Tour de Transmission
From the arrival of the invitation, it was clear from the onset that Tour de Tranmission would take a critical stance on the modern times in wider society. It did so by challenging the humble onlooker with one simple statement – we are not modern at all. With Tour de Transmission, everything from the fittings to the materials to the wider visuals themselves had the appearance of being there, though not actually there at all. Models graced the catwalk by teaching onlooker’s subversive lessons that expanded beyond the boundaries of the pieces themselves, through transitioning to relevant social issues. The pieces seemed as you would expect, though when taking a closer inspection, there were glimpses into what the intention of the pieces were truly aiming for viewers to see. The fittings of the pieces were intentionally incorrect measurements, though rather away from the overused oversized trend in recent times, the fittings dressed the models in such a manner to remind us that our current society is not all as it seems. The pieces themselves were carefully constructed to remind us that although what we are presented with in society may seem like we are progressing, we are retrogressing. Further to this, where one would expect fittings to finish, there were non-present gaps in an Leondard Cohen fashion. This was so to mirror his famous stating of gaps are how “the light gets in.” In the case of this seasons catwalk, the light that got in the material were the brandishing of “LIES” in tattoo-like fashion, to present that this is what we are being fed by the media.
Phoebe English continued her interactive and visually dynamic approach to her presentations with her Spring/Summmer 18 show. Upon walking into the event, attendees were ushered through a walkway that hinted what was imminent. The room was dimly lit to allow for full emphasis to be placed upon the models and their ongoing activities. The only variation that juxtaposed the event was the music being DJ’d upon entrance. English took, as her surname suggests, a British approach to the visuals; models were cladded in traditional English workwear. The presentation itself seemed to exist in the past from the nostalgic approach to traditionally working clothing. However, it existed largely in the present due to updated cuttings and the music in the foreground. Although nostalgic workwear may be thought to take a constructive approach, English opted for an on-trend soft hue to compliment her typical leaning towards a darker pallet. The dynamic approach heeds on English’s desire for practicality to be valued on a higher podium than visuals themselves. Items included shirts progressing into dresses, alongside cotton joggers for a more toned-down slant. Bisectionality was employed throughout the presentation to transition different items together to allow for more subtle details.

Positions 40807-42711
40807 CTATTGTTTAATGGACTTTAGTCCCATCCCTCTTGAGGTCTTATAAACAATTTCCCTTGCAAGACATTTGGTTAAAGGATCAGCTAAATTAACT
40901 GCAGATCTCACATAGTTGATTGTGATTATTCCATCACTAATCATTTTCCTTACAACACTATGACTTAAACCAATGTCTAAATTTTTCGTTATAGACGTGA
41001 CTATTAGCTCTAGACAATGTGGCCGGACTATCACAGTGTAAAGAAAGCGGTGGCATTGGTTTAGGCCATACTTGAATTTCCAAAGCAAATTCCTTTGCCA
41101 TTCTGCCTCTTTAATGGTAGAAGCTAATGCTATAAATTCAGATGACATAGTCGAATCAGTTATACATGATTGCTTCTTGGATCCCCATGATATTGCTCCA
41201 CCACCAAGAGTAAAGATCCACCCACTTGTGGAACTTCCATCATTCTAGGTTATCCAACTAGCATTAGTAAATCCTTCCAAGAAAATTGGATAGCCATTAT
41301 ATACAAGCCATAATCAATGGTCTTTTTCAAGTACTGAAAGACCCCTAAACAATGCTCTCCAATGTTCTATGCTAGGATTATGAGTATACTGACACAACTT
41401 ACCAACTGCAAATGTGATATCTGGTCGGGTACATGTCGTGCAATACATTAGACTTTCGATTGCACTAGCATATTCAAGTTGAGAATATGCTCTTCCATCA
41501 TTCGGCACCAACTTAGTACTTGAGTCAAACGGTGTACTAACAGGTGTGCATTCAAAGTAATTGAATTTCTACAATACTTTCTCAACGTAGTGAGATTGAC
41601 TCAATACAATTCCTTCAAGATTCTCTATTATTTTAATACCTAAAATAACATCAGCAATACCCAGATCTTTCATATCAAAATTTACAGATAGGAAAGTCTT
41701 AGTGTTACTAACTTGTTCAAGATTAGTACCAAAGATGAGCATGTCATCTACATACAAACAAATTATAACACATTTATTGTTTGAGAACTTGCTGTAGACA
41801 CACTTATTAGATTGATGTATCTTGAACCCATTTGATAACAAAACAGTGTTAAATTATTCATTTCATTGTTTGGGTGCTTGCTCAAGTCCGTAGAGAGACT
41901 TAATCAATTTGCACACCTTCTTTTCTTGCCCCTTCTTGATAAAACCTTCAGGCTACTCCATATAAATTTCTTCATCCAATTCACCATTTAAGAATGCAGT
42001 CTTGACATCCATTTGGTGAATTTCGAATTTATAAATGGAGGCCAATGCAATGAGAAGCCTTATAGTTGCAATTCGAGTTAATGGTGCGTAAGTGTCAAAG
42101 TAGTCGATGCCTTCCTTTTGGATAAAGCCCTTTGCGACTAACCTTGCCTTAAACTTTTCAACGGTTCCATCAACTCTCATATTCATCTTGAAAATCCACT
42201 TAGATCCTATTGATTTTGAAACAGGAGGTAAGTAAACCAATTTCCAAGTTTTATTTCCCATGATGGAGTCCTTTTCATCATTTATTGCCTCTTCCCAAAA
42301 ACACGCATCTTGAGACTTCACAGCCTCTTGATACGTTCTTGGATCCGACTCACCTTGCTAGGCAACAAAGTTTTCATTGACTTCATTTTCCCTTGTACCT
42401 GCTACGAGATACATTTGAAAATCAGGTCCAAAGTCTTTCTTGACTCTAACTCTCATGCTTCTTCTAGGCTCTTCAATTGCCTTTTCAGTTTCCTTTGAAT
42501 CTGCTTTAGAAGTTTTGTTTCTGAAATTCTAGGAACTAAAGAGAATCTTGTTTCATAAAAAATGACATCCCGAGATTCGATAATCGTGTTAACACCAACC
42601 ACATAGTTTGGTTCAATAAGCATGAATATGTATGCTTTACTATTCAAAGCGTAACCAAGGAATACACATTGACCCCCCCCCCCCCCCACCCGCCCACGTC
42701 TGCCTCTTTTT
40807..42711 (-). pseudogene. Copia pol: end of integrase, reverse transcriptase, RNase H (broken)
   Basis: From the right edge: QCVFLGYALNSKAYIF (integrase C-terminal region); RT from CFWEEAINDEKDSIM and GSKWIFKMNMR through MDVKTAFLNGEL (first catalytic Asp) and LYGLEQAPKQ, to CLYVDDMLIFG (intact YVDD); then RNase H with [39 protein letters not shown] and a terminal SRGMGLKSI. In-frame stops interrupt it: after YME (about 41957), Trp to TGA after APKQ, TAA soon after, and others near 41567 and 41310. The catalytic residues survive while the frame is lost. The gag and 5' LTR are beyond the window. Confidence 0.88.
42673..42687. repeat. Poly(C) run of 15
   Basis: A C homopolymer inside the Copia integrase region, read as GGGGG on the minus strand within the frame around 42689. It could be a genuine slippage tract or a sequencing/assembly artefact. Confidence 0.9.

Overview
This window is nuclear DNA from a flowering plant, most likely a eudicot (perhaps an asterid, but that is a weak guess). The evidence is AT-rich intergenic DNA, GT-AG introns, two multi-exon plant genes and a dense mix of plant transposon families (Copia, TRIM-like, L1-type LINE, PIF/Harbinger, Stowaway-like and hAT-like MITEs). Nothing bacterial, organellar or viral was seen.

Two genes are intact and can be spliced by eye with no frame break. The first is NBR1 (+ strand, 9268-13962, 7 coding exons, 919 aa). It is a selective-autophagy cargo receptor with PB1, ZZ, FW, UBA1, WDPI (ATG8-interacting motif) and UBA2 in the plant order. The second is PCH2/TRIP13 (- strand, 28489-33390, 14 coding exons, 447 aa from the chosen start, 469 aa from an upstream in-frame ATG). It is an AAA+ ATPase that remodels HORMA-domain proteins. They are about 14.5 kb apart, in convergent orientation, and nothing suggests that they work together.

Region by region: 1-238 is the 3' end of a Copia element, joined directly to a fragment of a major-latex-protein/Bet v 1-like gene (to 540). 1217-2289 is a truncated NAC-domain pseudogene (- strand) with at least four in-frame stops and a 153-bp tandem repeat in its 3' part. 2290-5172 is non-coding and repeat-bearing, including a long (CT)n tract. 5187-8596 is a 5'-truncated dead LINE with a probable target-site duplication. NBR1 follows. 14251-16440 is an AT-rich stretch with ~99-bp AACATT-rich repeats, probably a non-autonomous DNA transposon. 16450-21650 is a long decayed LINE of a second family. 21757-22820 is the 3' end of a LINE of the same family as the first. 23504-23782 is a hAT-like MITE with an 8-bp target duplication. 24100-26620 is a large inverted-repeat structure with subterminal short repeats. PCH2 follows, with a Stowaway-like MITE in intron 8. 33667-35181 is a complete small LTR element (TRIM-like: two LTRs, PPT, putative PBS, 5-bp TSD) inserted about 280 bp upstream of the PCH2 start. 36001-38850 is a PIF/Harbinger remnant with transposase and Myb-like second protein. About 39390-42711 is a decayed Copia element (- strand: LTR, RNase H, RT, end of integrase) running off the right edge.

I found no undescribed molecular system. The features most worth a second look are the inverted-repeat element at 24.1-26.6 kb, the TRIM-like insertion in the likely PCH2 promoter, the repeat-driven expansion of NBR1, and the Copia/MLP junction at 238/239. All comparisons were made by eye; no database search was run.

One of the most exciting brands to present themselves at London Fashion Week Men’s this season was that of Dashing Tweeds. Situated just outside of the British Fashion Council Show Space, a pop-up stall like Dashing Tweeds provided the spontaneity and ever-present entertainment, in a way that onlookers of London Fashion Week Men’s may see as being too self-indulgent. Dashing Tweeds reminds us that in a sea of large designers, what provides true excitement is the freedom of smaller brands. Dashing Tweeds aims to provide more choice to the humble wearer, with recent variations in fabrics thought to be on the increase in modern times. Though it may be thought to take a formal tone in recent times, tweed is classically sportswear in its origins. Yet, the brand does not exist in the past; it brings tweed to the present through the technicalities ever-present within the yarns. Geographically, the brand subverts traditional stereotypes through transitioning the pieces from their traditional country-leaning background to the city. Dashing Tweeds goes about this transition by incorporating sportwear into their designs, providing the pieces with a rebirth for the modern gent while satisfying the traditional needs and desires that comes with tweed, thus, reaffirming to its audience that we must view designers of all sizes equally.